Why Major Federal Tax Reform Is Being Discussed

1. The current U.S. tax system has imperfections, such as—

2. The current U.S. tax system is too complex—

3. The current U.S. tax system is costly for taxpayers to comply with—

4. The current U.S. tax system is frequently used to create incentives to either encourage a particular activity or discourage a particular activity (that is, it is not neutral)—

 

 

Commonly Listed Goals for Major Federal Tax Reform

Listed below are various goals that have been suggested as reasons to undertake major reform at the federal level in the U.S. Background information is also provided here to better understand why each of the goals has likely been offered as a reason for reform. The following goals are not listed in any particular order.

1. To simplify the current tax system.

A 1993 study by the Tax Foundation found that on average, a Fortune 500 company spends $2,110,000 annually to comply with income taxes. For small business, the federal income tax compliance cost for 1990 was 390% of the tax owed. ["The Income Tax Compliance Cost of Big Business," the Tax Foundation, Nov. 1993; "Accounting Costs, Another Tax," by Hall, Wall Street Journal, Dec. 9, 1993, page A18.]

At tax reform hearings before the House Ways & Means Committee in June 1995, the senior tax counsel for Mobil Corporation brought with him his 9 volume, 6,300 page, 76-pound federal tax return. He stated that Mobil spent $10 million, 57 man-years and workpapers consisting of about 146,000 documents to produce the return for which Mobil owed $2 billion in taxes. ["Hearings open on tax overhaul," San Jose Mercury News, June 7, 1995.]

2. To improve compliance to reduce the tax gap.

The tax gap is the difference between taxes that are owed and taxes that are voluntarily paid. Currently, the federal tax gap exceeds $110 billion per year. [The IRS estimates that the amount of taxes not voluntarily paid is about 17% of total federal income taxes each year (83% compliance rate). IRS enforcement efforts eventually raise the compliance rate to about 87% each tax year. GAO, Reducing The Tax Gap - Results of a GAO-Sponsored Symposium, GAO/GGD-95-157, June 1995, pages 2-3.]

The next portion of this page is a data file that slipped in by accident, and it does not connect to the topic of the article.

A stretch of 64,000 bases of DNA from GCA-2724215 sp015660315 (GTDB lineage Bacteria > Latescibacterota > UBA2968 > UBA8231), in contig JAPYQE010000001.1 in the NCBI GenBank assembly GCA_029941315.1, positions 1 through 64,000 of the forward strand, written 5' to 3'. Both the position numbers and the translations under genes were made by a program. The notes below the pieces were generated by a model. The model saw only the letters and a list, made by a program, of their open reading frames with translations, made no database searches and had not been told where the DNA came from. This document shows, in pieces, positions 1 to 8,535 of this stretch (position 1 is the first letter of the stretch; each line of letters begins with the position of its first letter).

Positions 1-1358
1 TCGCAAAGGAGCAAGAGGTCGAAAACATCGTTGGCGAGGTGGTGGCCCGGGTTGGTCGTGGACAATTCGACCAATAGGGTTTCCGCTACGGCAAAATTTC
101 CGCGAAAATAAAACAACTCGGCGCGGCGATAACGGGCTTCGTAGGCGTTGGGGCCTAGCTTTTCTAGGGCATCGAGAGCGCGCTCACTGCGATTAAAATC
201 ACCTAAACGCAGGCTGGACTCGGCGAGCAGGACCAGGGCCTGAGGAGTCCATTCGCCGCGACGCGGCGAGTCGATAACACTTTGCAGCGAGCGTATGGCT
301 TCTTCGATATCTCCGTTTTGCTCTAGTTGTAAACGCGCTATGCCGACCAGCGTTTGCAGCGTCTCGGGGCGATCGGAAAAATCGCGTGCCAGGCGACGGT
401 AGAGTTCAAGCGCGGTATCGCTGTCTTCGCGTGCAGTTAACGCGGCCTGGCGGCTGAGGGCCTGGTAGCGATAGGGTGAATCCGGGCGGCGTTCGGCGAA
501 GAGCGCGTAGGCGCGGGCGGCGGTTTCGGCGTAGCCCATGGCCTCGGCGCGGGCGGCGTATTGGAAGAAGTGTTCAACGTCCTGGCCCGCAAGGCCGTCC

3. To improve the ability of companies to compete globally.

The U.S. tax system has differences from those of trading partners: the U.S. has a worldwide tax system where all income is taxed no matter where it is earned (rather than a territorial system which only taxes income earned within the borders); U.S. income taxes are not border adjustable (for example, GATT (General Agreement on Tariffs and Trade) and the WTO (World Trade Organization) favor indirect taxes, such as a value-added tax, which can be imposed on imported goods and refunded for exports). The United States and Australia are the only OECD (Organization for Economic Cooperation and Development) countries without a value-added tax. [OECD, Consumption Tax Trends, 1995, pg. 11; hereinafter, Consumption Tax Trends.] However, Australia will start to use a goods and services tax (GST) in 2000.

4. To eliminate the IRS from every citizen's life.

House Ways & Means Chairman Bill Archer includes eliminating the IRS from the lives of individuals as one of his five key objectives for federal tax reform: "I mean completely and totally out of our individual lives." [Congressman Archer, "Goals of Fundamental Tax Reform," in Frontiers of Tax Reform, The Hoover Institute, 1996, page 4.]

Author Comment: As long as a tax exists, an administrative agency is required to collect the tax and be sure that the proper amount is collected. Thus, a tax agency, such as the IRS, cannot be completely eliminated.

5. To serve as part of a plan to shrink government.

If the public wants a smaller government, a simpler tax system would likely be needed in order to shrink the size of the IRS and Treasury Department. Also, if smaller government means that less revenue is needed, than perhaps the current system should be reviewed to determine what spending will be reduced and whether it ties into specific tax rules that could be eliminated. Such a review should also consider where complications and inefficiencies of our current tax system can be eliminated.

6. To serve as part of a plan to change government spending.

Government spending has changed greatly in the past 30 years such that today, entitlement spending and payment of interest on the federal debt dominate, relative to prior years.